In no case, however, shall the applicants disclose to the general public, by making or issuing a statement to the media, the names or addresses of any person or persons whose identity is made known as a result of the grant of the relief ordered until after (1) the receiving the express consent of the person concerned, or (2) the applicants have commenced proceedings to enforce their copyright and related rights against such person or persons. 
A discreet notice will be sent to P2P file-sharers  
Of particular interest is the part of the judgment (paras 116 ff) which deals with the proportionality of the order sought by Golden Eye and the other applicants. In particular, Arnold J recalled that in Promusicae and Scarlet (and most recently in Netlog) the CJEU held that, when adopting measures to protect copyright owners against online infringement, national courts must strike a fair balance between the protection of intellectual property rights guaranteed by Article 17(2) of the Charter and the protection of the fundamental rights of individuals and, in particular, the rights safeguarded by Articles 7 [Respect for private and family life] and 8 [Protection of personal data]. This said, Arnold J held (para 117) that the correct approach to considering proportionality can be summarised as follows: 
"(i) neither Article [in the Charter] as such has precedence over the other; (ii) where the values under the two Articles are in conflict, an intense focus on the comparative importance of the specific rights being claimed in the individual case is necessary; (iii) the justifications for interfering with or restricting each right must be taken into account; (iv) finally, the proportionality test – or 'ultimate balancing test' - must be applied to each.”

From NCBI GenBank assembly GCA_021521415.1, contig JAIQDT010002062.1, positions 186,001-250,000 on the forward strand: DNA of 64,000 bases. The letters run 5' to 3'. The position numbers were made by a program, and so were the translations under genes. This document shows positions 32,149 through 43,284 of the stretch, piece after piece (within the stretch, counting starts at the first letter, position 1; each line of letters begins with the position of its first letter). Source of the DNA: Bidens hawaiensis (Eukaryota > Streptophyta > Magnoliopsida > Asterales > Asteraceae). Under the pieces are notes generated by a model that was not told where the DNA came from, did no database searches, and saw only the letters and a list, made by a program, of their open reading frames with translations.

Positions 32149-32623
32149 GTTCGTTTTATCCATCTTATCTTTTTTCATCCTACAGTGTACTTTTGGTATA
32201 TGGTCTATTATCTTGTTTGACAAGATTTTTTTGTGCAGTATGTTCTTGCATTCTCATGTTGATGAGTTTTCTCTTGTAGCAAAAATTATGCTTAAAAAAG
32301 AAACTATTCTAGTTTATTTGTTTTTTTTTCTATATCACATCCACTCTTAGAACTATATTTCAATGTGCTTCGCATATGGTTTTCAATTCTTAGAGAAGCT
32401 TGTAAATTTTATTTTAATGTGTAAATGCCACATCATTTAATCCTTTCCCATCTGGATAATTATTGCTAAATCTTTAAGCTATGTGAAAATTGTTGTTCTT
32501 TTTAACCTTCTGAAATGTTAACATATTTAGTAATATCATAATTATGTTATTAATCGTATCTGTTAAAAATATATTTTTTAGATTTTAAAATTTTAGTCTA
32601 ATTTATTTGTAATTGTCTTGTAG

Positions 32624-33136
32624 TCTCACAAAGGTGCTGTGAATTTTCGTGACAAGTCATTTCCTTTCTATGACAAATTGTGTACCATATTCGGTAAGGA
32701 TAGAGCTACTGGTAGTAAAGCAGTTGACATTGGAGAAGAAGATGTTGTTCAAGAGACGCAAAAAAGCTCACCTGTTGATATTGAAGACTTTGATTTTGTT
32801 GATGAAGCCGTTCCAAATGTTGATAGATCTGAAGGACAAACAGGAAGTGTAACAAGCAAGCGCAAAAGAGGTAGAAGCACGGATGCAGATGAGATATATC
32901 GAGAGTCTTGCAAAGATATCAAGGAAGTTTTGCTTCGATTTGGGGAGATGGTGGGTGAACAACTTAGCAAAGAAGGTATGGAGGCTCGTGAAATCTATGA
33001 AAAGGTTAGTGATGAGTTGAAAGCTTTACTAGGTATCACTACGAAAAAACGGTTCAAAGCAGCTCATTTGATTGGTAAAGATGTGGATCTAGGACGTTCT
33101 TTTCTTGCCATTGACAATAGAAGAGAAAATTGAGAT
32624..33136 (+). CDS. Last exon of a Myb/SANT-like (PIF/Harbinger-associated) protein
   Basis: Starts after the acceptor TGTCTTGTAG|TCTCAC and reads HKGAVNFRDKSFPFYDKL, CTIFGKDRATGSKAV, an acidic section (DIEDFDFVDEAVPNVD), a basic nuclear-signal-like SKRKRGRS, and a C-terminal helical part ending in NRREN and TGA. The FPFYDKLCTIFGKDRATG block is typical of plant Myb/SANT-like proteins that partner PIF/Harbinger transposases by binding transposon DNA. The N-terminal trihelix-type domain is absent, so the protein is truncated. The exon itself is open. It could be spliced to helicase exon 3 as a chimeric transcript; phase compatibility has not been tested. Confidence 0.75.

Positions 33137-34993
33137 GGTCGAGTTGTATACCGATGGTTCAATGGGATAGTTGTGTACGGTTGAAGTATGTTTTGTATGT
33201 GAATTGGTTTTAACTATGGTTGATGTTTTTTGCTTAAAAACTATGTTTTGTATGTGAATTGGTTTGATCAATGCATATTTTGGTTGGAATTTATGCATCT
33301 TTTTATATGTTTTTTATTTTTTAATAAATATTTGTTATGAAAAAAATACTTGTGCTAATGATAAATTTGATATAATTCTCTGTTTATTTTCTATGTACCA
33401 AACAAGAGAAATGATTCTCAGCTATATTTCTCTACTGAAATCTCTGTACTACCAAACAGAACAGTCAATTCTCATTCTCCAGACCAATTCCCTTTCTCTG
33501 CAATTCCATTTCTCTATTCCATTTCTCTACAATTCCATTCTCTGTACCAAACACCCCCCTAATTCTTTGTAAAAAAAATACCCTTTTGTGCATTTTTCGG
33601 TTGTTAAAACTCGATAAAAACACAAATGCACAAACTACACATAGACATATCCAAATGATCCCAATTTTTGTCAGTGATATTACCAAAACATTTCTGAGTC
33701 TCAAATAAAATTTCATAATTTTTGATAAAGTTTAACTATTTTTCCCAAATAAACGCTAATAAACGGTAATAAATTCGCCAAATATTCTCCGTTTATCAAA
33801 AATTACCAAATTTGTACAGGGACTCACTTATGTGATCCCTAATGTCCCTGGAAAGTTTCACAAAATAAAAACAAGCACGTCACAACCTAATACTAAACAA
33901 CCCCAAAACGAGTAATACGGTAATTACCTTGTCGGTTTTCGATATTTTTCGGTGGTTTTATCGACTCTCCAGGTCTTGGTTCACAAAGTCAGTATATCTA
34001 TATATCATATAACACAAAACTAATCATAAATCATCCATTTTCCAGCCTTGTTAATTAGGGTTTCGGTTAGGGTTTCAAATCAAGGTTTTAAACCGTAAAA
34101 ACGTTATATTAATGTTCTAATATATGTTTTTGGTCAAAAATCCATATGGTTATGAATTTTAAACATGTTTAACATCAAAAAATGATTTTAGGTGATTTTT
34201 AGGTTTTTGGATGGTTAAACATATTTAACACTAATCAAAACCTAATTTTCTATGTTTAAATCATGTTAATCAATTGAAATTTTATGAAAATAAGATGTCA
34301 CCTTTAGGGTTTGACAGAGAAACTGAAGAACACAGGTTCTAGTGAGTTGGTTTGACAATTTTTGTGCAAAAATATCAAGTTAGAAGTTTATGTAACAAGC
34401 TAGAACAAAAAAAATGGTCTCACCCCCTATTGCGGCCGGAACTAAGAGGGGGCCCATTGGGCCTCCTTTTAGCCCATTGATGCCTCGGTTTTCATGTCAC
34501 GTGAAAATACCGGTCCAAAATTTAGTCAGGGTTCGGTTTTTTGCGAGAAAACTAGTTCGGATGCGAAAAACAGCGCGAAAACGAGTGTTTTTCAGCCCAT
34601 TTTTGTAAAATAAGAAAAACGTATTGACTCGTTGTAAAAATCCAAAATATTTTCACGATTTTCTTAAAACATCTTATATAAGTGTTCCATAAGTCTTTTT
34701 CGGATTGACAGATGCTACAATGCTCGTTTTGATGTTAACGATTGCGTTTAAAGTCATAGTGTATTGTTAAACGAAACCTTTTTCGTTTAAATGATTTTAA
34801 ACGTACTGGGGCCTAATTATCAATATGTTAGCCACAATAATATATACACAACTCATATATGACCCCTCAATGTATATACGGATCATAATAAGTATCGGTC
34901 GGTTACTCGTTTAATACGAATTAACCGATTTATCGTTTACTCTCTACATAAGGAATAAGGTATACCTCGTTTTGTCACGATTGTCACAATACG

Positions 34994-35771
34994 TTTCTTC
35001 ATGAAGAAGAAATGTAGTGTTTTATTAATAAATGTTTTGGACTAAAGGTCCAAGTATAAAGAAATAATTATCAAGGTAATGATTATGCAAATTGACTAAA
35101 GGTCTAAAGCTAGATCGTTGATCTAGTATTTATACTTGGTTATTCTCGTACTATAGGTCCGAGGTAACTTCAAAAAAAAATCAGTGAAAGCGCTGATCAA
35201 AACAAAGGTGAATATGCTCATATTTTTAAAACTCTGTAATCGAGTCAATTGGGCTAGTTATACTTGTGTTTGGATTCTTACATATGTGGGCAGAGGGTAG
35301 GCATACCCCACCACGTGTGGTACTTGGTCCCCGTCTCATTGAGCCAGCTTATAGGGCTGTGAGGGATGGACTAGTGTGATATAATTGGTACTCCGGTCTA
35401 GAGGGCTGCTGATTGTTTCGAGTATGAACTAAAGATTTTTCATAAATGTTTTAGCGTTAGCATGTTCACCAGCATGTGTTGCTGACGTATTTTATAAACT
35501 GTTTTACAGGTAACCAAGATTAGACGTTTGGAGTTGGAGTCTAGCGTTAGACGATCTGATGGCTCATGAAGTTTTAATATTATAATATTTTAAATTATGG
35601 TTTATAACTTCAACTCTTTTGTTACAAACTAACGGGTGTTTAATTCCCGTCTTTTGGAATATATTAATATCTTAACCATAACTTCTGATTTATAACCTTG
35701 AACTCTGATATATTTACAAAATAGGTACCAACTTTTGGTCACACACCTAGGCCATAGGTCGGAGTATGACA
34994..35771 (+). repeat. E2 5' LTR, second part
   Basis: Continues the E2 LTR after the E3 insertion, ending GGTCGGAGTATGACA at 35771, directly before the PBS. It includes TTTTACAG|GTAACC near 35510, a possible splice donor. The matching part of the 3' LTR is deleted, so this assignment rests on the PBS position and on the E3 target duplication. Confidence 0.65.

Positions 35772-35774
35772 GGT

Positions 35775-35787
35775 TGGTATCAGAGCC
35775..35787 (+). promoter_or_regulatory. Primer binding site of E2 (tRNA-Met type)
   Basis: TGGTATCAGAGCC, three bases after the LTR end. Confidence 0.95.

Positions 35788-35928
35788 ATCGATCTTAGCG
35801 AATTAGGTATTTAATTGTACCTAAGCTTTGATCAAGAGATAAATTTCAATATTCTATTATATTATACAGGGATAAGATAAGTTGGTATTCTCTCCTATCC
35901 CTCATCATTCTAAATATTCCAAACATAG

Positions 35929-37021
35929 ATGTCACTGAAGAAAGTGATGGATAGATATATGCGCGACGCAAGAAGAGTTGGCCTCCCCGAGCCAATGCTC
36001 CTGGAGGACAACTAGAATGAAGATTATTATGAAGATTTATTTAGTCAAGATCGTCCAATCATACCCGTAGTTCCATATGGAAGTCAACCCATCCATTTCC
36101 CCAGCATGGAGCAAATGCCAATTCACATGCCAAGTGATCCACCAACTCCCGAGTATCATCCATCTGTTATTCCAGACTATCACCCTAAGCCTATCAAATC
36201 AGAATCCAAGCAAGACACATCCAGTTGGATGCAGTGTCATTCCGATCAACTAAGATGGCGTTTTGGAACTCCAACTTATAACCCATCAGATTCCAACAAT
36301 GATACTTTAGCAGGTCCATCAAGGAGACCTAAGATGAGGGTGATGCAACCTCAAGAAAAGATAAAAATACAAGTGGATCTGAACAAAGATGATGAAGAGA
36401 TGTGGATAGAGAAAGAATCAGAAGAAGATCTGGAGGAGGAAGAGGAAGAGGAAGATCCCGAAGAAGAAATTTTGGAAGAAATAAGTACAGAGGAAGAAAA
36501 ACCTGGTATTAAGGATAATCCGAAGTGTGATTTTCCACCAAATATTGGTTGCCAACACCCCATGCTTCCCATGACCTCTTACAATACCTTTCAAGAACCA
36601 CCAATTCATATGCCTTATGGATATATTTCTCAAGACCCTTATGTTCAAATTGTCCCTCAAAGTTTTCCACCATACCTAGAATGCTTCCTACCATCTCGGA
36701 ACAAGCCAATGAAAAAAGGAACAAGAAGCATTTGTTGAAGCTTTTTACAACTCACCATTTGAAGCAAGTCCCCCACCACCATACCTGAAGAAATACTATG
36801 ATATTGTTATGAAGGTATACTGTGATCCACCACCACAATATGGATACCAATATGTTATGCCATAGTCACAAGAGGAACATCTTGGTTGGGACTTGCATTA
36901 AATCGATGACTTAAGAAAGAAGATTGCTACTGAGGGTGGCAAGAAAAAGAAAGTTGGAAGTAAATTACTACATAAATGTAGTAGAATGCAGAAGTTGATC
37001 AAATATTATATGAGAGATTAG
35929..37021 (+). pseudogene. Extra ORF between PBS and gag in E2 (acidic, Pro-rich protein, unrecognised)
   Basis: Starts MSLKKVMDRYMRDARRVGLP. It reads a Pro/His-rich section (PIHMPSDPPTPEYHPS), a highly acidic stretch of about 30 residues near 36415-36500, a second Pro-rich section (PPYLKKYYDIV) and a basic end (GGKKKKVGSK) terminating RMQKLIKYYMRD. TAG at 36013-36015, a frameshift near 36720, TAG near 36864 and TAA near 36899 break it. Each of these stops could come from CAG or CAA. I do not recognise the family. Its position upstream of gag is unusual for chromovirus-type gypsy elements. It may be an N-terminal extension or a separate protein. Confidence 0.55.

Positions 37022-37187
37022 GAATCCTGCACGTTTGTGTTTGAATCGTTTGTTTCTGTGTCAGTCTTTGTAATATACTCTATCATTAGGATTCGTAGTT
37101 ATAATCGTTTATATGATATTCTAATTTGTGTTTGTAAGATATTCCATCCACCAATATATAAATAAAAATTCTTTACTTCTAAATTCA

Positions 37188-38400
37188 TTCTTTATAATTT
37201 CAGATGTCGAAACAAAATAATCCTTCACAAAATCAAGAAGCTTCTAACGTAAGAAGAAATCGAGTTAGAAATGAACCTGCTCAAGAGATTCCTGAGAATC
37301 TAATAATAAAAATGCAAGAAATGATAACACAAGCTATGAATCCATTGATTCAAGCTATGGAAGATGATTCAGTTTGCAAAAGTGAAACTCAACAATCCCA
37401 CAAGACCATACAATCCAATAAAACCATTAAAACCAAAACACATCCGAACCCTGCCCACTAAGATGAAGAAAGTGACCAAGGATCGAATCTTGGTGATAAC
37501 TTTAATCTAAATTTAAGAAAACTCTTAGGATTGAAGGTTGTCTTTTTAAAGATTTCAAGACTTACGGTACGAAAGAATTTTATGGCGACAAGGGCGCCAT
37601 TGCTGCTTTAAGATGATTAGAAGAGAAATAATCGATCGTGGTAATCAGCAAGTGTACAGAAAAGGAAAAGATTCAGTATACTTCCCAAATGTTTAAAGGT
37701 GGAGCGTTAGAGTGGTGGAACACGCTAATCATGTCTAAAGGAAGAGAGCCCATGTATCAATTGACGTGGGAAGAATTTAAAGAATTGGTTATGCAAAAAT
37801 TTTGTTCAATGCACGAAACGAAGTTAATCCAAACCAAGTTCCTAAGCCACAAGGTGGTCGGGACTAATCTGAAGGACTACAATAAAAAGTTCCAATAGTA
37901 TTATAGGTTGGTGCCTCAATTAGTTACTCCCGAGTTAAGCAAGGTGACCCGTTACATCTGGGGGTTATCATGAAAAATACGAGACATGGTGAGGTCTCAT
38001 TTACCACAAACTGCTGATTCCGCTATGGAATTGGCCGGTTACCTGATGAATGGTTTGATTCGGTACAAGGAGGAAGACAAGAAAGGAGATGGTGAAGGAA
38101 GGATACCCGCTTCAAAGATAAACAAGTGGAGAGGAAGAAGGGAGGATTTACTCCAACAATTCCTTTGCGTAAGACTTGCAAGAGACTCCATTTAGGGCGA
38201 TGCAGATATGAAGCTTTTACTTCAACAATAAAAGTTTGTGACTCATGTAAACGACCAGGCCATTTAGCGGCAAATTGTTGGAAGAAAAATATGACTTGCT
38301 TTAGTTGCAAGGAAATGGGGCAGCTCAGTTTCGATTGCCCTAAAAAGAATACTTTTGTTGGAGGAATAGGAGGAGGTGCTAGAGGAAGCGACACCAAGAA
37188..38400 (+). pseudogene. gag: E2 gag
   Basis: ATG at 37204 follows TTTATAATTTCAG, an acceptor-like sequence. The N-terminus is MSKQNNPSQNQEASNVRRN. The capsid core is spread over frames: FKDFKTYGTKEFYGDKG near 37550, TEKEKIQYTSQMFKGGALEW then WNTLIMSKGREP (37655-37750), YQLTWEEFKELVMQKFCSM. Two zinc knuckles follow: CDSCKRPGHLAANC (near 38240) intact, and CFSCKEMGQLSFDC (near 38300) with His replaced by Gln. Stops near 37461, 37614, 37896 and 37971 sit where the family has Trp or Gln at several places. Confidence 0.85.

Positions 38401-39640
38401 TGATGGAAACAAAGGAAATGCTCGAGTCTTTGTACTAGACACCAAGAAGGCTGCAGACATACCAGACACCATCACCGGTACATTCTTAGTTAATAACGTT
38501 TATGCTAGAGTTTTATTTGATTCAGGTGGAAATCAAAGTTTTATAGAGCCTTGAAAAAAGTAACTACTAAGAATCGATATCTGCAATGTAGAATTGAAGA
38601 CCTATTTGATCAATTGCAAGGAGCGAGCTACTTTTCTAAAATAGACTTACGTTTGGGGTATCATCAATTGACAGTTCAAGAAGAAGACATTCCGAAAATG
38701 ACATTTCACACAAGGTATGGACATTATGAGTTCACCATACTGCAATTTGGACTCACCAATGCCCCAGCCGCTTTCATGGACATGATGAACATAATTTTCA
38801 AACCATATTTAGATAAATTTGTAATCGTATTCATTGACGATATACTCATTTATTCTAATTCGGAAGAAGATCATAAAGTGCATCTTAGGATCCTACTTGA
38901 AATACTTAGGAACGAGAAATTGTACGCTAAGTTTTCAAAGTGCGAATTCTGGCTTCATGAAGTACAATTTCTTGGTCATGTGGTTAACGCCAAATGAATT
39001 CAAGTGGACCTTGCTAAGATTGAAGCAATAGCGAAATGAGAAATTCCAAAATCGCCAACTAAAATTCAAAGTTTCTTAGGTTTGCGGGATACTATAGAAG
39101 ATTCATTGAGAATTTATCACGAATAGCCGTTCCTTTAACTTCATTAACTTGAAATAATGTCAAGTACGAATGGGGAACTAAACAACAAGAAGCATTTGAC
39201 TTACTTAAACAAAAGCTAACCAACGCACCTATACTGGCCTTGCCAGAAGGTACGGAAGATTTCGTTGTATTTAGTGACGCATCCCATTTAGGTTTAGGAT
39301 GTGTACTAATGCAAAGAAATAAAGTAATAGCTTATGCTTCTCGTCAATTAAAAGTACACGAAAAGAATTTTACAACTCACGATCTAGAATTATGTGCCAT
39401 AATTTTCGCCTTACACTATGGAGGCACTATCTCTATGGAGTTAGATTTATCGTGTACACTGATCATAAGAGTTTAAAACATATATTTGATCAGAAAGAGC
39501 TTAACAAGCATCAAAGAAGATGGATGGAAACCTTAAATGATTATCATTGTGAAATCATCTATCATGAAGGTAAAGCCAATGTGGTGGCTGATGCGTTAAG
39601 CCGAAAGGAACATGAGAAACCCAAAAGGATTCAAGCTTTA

In this case the claimants were owners of copyrights which had been infringed on a substantial scale by individuals who engaged in P2P filesharing. Arnold J made it clear (para 145) that "[t]he mere fact that the copyright works are pornographic films is no reason to refuse the grant of relief, since there is no suggestion that they are obscene or otherwise unlawful." The only way in which the copyright owners could ascertain the identify of those individuals and seek compensation for past infringements would be by (i) obtaining disclosure of the names and addresses of the subscribers, (ii) writing letters of claim to them  seeking voluntary settlements and (iii) where it is cost-effective to do so, bringing proceedings for infringement.
Having observed that the grant of the order sought by the applicants would invade the privacy of O2 subscribers and impinge upon their data protection rights, Arnold J considered first the claim of Golden Eye and Ben Dover Productions. The judge found that these had a good arguable case that many of the relevant subscribers had infringed their copyrights. Therefore, as the claimants' interests in enforcing their copyrights outweigh O2 subscribers' interest in protecting their privacy and data protection rights, it was proportionate to order O2 to disclose its subscribers' personal details.
On the contrary, Arnold J rejected the claim of the other applicants, in that it would have not been appropriate, when balancing the competing interests, to make an order which endorsed an arrangement under which the other claimants surrendered total control of the litigation to Golden Eye. Such an order would have been tantamount to “the court sanctioning the sale of O2 subscribers' privacy and data protection rights to the highest bidder”. 

No comments: